Where there’s a will, there’s a way.
Although horse trials are scarce in her home province of New Brunswick, Kelsey Currie has pursued her passion for eventing. Kelsey, 17, hopes to become the first east coast rider in 20 years to compete at the 2012 North American Junior and Young Riders’ Championships in Kentucky this July with her 10-year-old Thoroughbred/Welsh cob gelding, Co-Pilot (a.k.a. Ziggy).
Kelsey was introduced to riding by her aunt, who had a friend with Shetland ponies. She started competing in the jumpers and her first mount was an aged Arabian pony. Her appetite for eventing was whetted by a family friend, 1992 Olympic eventer Rob Stevenson, the last east coaster to make the Young Riders’ team. She worked at his barn and took a clinic there with 1996 Olympian Ian Roberts. Roberts and his wife, Kelly Plitz, accepted Kelsey as a summer working student and in 2010 at age 15, she came to their Dreamcrest Farm in Ontario for the first time. She has returned every summer since.
“I had a crazy off-the-track Thoroughbred and Ian said “don’t bother bringing that. We’ll find something for you,” recalls Kelsey. Soon afterwards, he called me up and said “I’m sitting on your next horse.”
Ziggy, a former show jumper, had a doubled-sided mane and feathers on his legs. I said to Ian, “I can’t believe this is the horse you want me to buy,” “ but I got on him and absolutely loved him.” A week later, Kelsey was competing in her second-ever pre-training horse trial on Ziggy and placed in the top 10. But training division was another story.
“I started to have doubts and we didn’t make it around many courses without a quit. We didn’t have a friendship yet and I was expecting him to do things he’d never done before – or that I’d never done before. Ziggy has really big trust issues,” she says.
Ziggy, a solid 16.2 hands, and the five-foot-tall Kelsey finally started to click and when they moved up to pre-liminary, the horse became a cross-country machine as well as a solid stadium jumper. Last October, she and Ziggy finished third in the long-format preliminary division at the Hagyard Midsouth Three-Day Event in Lexington, KY. As Ziggy was being loaded for the trip home, Roberts noticed the horse’s leg was inflamed. He was diagnosed with cellulitis. “I was spending nights in the barn and was on the phone with Ian for hours,” recalls Kelsey.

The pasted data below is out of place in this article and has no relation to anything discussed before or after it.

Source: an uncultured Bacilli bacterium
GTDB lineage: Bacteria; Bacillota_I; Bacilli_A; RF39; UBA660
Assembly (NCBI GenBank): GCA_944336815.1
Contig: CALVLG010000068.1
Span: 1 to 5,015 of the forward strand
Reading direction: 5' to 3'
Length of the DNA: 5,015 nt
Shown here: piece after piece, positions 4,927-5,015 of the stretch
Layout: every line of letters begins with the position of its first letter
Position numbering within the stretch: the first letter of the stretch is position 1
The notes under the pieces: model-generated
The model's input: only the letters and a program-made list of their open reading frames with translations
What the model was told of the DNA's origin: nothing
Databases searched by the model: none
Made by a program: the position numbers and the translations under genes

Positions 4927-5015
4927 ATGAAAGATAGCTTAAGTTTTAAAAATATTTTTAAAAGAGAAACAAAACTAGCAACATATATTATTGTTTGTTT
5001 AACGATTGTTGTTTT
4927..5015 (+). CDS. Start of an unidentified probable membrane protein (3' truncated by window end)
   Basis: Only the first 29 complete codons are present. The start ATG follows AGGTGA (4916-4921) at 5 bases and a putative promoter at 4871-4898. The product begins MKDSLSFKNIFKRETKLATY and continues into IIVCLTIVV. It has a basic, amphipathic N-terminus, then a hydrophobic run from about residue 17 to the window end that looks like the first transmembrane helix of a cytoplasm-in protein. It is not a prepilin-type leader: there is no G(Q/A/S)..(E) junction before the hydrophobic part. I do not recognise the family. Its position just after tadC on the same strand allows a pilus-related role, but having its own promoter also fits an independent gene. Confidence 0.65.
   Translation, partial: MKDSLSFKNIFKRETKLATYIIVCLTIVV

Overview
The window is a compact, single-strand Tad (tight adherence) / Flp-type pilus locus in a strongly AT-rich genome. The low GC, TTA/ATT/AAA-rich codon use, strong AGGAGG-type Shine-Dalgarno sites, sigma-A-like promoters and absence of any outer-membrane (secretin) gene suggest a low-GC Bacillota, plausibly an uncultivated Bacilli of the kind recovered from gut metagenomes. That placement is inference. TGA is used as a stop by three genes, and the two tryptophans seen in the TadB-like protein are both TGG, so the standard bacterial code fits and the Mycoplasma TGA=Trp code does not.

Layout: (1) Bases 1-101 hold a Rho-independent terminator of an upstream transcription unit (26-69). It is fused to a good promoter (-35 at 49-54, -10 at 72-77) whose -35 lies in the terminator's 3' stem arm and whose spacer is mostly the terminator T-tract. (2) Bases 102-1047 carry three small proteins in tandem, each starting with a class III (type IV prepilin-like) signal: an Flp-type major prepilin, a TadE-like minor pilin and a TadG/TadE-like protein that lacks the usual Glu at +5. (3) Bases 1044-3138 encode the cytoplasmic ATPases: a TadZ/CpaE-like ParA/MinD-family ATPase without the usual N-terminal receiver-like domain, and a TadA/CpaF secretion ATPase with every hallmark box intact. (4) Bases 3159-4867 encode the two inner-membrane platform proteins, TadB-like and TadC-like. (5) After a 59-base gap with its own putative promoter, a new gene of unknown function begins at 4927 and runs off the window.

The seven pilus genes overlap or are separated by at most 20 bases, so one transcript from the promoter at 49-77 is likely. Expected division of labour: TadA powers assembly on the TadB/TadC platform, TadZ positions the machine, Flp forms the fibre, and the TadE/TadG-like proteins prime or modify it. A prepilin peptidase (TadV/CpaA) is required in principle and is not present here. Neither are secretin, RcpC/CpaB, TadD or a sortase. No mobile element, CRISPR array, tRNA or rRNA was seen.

Ziggy was off from October to February, but recovered in time for Kelsey to head to South Carolina with Roberts in March. After just 30 days back in work, Ziggy and Kelsey placed fifth in the preliminary division at their first event in the south and put in solid efforts at three others. Kelsey was hoping for another positive outing at Bromont in June, the last qualifying event for the Junior Young Riders’ team.
Ziggy still has his “pony” moments of bad behavior and stews when Kelsey’s not around. “He has a little bit of an attitude, kind of like me, but he’s my type of horse.” Dressage is their weak point and Kelsey is working toward “getting out of her head” and improving their scores.
In September, she and Ziggy will move to Fredericton, where she will study criminology at university. Whether she makes the Young Riders’ team or not, Kelsey intends to keep eventing.
“I definitely wouldn’t be where I am without Ian,” says Kelsey. “I don’t know how he does it. He’s a great coach. He must have secrets he doesn’t tell people. When you think of all the combined time I’ve spent training with him, it’s not even a year and he’s taken me, with hardly any eventing experience, from pre-training to one-star on a horse that had never evented before.”